Analysis: How the Michigan football team stopped Nebraska on third down, and what it means for Ohio State
There are a lot of reasons to like the Michigan football team's chances this week against Ohio State.
Try this on for size: The 17th-ranked Wolverines (9-2, 5-2) have faced two consecutive offenses that feature running quarterbacks and held them without a third-down conversion through the first 12 minutes of the third quarter.
It took Illinois nine tries to convert a third down. In Michigan's 45-17 rout of Nebraska on Saturday, it took the Cornhuskers eight tries.
And, hey, whaddya know? Ohio State has a running quarterback.
But, Michigan's work in edge containment — something that bothered the defense earlier in the year — has become a masterpiece. That was true as the Wolverines doubled the national average in stops on third-and-shorts throughout Big Ten play.
Now, it's true as they get third-down stops of all varieties. The starters allowed only one third-down conversion in 10 tries against Nebraska.
Defensive coordinator Greg Mattison's game plan against the Cornhuskers was clear: Threaten to blitz, then drop back into coverage. The Wolverines did it time and again with great success, mostly because they were still able to apply pressure with three- and four-man rushes.
“We knew how dangerous they were, the weapons that they had, (quarterback Taylor) Martinez and (tailback Rex) Burkhead," senior Mike Martin said. "We took advantage of the strengths that we have on our side of it."
Of the 10 third downs faced by the starting defense, six featured at least seven players on the line of scrimmage, and another had six. Each time, though, just three or four players rushed.
Freshman linebacker Desmond Morgan lined up on the line each time, then dropped back into coverage. Redshirt freshman linebacker Jake Ryan lined up on the line each time, then alternated between rushing or dropping back into coverage.
The biggest wild card was Martin, a 6-foot-2, 304-pound tackle who lined up anywhere from the interior to end and sometimes dropped back into coverage. Michigan's shown glimpses of this look in the past, but it was particularly effective against run-oriented Nebraska.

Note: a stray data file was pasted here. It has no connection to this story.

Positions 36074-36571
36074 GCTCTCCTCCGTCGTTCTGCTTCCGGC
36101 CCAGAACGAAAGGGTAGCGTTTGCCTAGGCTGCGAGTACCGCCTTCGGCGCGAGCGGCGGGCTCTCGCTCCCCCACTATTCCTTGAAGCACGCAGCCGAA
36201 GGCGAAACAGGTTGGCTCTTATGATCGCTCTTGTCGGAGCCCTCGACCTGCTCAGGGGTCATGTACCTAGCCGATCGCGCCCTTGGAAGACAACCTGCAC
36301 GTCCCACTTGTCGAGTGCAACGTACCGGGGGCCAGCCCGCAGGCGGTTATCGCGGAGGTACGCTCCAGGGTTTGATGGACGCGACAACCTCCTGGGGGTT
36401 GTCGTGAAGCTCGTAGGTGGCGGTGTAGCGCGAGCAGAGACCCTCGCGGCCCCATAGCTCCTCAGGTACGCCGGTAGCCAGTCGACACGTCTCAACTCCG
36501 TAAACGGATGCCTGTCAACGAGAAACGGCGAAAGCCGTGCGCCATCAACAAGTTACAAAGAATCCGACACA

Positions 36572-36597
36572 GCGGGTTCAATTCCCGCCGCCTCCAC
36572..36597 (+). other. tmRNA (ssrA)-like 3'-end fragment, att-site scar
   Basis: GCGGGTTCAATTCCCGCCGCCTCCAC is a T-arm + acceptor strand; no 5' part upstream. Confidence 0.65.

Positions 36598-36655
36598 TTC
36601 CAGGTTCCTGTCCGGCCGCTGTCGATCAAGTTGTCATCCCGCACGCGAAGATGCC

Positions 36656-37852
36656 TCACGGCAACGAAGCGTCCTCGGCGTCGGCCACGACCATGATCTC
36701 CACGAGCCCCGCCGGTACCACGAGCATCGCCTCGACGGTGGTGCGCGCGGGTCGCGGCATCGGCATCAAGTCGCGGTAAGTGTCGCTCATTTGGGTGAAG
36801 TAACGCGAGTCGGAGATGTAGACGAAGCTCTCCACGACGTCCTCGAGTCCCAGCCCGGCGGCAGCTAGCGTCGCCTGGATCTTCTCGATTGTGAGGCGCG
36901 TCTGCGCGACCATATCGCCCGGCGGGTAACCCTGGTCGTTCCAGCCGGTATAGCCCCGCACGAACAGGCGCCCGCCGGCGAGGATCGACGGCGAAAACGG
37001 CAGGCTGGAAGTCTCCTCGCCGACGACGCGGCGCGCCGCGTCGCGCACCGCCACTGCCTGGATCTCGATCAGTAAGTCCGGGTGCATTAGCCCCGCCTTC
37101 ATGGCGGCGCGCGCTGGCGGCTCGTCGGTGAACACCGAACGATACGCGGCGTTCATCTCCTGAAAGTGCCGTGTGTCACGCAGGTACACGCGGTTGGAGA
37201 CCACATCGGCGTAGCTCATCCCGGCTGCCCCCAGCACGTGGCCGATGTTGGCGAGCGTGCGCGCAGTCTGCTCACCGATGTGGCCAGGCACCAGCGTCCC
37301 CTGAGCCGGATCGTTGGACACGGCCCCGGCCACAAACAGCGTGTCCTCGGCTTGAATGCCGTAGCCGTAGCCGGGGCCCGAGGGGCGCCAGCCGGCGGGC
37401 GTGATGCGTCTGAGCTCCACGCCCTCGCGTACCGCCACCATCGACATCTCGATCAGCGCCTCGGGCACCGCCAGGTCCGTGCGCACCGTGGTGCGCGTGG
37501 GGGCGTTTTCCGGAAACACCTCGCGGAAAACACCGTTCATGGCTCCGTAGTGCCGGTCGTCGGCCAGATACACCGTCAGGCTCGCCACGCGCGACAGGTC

It could be as well next week against Ohio State.
Martin was all over the place. He stood up at end on Nebraska's first third-down attempt, with Ryan down in the interior. Ryan dropped back into coverage after the snap, Martin rushed and put pressure on Martinez. It was an incomplete pass.
On the next third down, all three linebackers lined up on the line of scrimmage before dropping back. Kenny Demens broke up the pass in coverage.
The varied looks confused Nebraska, with the three- and four-man lines getting consistent pressure on Martinez. Shortly before halftime, for example, senior lineman Ryan Van Bergen got a sack as part of a four-man rush.
Nebraska's first third-down conversion didn't come until the final 2 minutes of the third quarter, when Burkhead picked up 2 yards on a third-and-one play.
The Cornhuskers' next third down try, though, was more of the same. Martin dropped back into coverage, and Ryan forced a Martinez fumble from behind.
All told, the Michigan starters allowed one third-down conversion in 10 tries, and the one was a third-and-one. They allowed only one drive of longer than 32 yards, and only one longer than four plays.
Nebraska finished 3-of-13 overall on third downs, while Michigan was 8-of-18.
For the game, the Wolverines held the ball for 41 minutes, 13 seconds. Nebraska, just 18:47. Michigan ran 26 more plays than the Cornhuskers.
It's hard for offenses to score on the Wolverines' defense right now. It's even tougher when they're not on the field.
"I know for a fact that our defense plays better when they have a limited amount of time on the field," senior offensive lineman Mark Huyge said. "I didn’t know we held the ball for 40 minutes. It’s a good deal.